Modern Myths 3: The Witch Trials

One of the big claims made by naturalists against Christians are the witchtrials. Like our other modern myths, the truth of the matter has grown somewhat over the years. So before answering the actual question lets set a few facts straight.

  1. There were not millions of people killed during the witch trials, and most of them were not women.

Various stories put the deaths at the witch trials at more than 9 million between the mid fifteenth century and the 17th century, most of them women, but this simply isn’t true. In total over about three centuries, there were no more than 100,000 total executions for witchcraft, and the number is probably around 60,000.[1] To put this in perspective, it took more than a hundred years for the witch trials to achieve as many deaths as the two years of the Great Terrors under Robespierre. Nor were woman more likely to be killed than men.[2] Often times, in the current mileu of society, this is linked to the belief in a primitive, egalitarian “witch cult” that was overthrown, and that this group was being suppressed. The entire idea behind these ancient goddess worship cults is itself a sort of modern myth, there is no evidence of such an ancient golden age in Europe,[3] and the idea that goddess worship leads to a more just society does not fit with the evidence either. The Athenians were committed to goddess worship, but their record on the rights of women is atrocious by any standard.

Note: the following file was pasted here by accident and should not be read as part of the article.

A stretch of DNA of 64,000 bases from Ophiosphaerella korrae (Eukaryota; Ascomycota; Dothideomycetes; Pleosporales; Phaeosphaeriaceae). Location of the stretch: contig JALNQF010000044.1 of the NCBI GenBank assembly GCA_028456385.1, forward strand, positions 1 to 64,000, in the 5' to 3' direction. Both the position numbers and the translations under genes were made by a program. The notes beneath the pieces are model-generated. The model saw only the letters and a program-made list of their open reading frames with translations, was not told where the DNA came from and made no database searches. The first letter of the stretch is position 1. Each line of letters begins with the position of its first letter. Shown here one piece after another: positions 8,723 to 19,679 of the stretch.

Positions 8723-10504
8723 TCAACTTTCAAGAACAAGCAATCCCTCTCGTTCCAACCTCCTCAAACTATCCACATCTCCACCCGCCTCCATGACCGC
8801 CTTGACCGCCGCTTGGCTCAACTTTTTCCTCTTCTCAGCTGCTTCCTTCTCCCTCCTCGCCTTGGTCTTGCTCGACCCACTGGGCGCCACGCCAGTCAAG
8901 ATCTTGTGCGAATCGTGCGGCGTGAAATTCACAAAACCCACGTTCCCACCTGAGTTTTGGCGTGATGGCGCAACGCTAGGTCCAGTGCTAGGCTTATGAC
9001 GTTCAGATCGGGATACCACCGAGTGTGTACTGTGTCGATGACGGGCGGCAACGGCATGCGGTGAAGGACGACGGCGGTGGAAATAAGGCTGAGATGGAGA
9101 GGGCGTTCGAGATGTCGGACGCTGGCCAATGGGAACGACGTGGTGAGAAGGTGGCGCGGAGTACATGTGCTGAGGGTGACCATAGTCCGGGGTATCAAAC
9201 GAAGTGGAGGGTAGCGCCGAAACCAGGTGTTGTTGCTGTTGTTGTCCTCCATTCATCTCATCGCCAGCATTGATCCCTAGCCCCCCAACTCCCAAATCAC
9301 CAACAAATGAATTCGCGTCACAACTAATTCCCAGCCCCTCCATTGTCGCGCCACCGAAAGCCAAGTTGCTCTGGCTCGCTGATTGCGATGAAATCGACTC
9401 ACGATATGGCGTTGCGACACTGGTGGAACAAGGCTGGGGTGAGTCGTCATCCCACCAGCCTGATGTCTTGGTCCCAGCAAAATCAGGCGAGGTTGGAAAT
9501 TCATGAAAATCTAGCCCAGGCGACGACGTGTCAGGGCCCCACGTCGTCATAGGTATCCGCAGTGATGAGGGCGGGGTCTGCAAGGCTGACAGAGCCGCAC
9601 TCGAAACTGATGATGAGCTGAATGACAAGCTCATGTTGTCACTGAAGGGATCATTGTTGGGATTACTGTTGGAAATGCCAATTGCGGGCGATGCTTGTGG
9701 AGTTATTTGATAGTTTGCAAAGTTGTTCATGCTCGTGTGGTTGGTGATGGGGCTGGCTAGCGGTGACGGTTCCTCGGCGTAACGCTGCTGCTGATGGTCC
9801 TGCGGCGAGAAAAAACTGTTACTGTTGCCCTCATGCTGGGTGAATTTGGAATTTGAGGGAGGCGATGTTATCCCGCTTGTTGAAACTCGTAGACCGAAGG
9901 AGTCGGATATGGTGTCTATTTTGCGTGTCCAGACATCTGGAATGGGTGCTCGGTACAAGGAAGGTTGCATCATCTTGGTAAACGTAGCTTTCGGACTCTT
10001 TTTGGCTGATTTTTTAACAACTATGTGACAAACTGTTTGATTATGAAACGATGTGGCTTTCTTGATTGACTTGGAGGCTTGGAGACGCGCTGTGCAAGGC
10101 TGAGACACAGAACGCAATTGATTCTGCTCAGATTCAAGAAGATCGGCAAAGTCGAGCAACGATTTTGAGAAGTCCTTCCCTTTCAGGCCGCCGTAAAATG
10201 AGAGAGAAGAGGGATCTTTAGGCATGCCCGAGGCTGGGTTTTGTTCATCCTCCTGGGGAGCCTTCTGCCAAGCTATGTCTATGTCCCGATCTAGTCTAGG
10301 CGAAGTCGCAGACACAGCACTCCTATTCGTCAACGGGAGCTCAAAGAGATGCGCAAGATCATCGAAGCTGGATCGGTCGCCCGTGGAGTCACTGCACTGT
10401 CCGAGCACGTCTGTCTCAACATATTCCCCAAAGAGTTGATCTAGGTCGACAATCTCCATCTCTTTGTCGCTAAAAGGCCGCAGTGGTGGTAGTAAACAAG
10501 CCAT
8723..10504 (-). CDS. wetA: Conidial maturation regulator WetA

In a sense, then, the exaggeration of the numbers indicates we are firmly on the grounds of propaganda not well developed history.

  1. The Witch trials were not a product of the inquisition or the Religious courts.

            Often times, the religious courts or the inquisition are made the ultimate villains in the piece, but in point of fact, this is incorrect. The religious courts and the inquisition tended to be far more careful, and far more reticent than the popular witch fevers that spread during the time.[4] Nor was conviction an automatic death sentence, most people convicted of witchcraft by the religious courts were offered the opportunity to repent, and renounce the devil, with no long term ill-treatment; most accepted this offer.

The various witch-finders worked through the lay courts, which were often less educated, and less careful. Salem is a good example of this.

  1. The Witch trials may not have been religious